Collectables drive success at The Entertainer

?We are the place to go for pocket money collectables,? says Stuart Grant.
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The Entertainer plans to open 12 stores in 2012 and is enjoying double-digit growth and collectables are playing a significant part in this success. Pocket money toys now represent around 15 per cent of the business, buying director Stuart Grant has revealed.

Speaking to ToyNews, he said: “I think the reason we are performing so well while the rest of the market is having a tough time is because we are the place to go to for pocket money collectables, and right now that’s what kids are buying.

“Moshi Monsters, for example, is predominantly based around the £1.99 blind bags and £4.99 figure packs and that’s our heartland.

“You don’t drive half an hour to Toys R Us or Argos to spend that kind of money. Those guys are great at the £20 or £30 boxes, but our core market is the lower price point.”

 The Entertainer has made itself a destination for sub £10 toys by holding activity and swap shop days, while ensuring its stores are always stocked up with the latest lines.

 “It’s really important to us that we are continually on top of the new ranges and new assortments,” Grant explained. “Kids want to come to The Entertainer because we’ve always got the latest fresh new wave, so we become a destination.”

 The swap days offer kids – some of which have seen Moshlings banned from their playgrounds – a safe haven to indulge in the trading play pattern of collectables and this, combined with having the latest waves, series and assortments, helps build that all-important loyalty, which ensures further sales.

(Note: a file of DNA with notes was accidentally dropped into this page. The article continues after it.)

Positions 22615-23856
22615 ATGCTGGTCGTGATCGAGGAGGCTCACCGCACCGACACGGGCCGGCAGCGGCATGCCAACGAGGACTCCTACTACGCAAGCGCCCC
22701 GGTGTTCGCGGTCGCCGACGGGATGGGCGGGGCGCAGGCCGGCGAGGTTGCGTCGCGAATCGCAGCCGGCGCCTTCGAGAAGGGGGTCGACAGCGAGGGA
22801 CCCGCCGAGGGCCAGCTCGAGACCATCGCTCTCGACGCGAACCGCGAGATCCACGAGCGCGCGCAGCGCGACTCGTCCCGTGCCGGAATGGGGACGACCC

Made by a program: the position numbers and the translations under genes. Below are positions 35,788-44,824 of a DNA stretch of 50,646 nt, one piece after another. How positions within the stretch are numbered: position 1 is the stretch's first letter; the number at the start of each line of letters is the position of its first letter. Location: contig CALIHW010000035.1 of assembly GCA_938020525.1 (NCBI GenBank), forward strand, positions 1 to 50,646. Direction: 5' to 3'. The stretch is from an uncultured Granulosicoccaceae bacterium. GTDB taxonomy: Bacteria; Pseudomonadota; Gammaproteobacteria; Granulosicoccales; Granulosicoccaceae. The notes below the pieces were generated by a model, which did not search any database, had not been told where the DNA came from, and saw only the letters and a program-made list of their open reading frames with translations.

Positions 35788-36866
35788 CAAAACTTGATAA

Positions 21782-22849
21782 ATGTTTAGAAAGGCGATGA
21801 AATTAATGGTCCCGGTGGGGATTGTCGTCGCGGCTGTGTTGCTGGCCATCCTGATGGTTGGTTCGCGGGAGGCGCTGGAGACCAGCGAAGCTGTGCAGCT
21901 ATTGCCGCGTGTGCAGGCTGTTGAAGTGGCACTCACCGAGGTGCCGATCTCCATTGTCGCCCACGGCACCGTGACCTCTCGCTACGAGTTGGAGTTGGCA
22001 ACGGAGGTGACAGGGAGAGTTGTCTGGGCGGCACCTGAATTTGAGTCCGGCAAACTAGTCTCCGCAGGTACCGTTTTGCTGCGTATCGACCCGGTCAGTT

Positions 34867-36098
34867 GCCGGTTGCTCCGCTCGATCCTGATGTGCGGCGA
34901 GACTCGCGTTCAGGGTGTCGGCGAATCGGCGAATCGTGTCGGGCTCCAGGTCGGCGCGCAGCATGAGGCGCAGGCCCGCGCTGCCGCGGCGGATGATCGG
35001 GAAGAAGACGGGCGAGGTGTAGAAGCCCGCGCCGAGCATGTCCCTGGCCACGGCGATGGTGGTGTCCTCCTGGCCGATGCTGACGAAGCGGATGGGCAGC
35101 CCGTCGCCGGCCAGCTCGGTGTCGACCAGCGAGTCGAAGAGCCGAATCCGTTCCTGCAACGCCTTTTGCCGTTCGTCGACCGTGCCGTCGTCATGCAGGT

Grant continued: “We tend to find that once a child starts their collection with us, they will stick with us until the end of the life of the collectable.”

Because The Entertainer does not planogram (making visual plans for long-term product layout) it does not have to commit to lines and has the ability to trial new collectables and considering the amount of blind bags which are about today, that can be vital, Grant said.

 “We’re not locked-in like some of our major competitors. We have the ability to give things a punt. If a brand is performing well overall and offers a blind bag then we can be very fast to react, either piling in with big orders or on the flip side, dropping the line and just selling through the initial stock.”

Grant reserved special praise for Moshlings: “What Mind Candy and indeed Vivid have done is create a collectable craze based around a very big brand – which is hard to do.

 “I’d imagine in five years time we’ll still be selling Moshlings – whether it’s in a different guise or in blind bags is up for debate.”

 All crazes have a limited life span, and Grant believes this will be the case for blind bags: “I think they will come to an end, I think parents will get fed up with buying them.”


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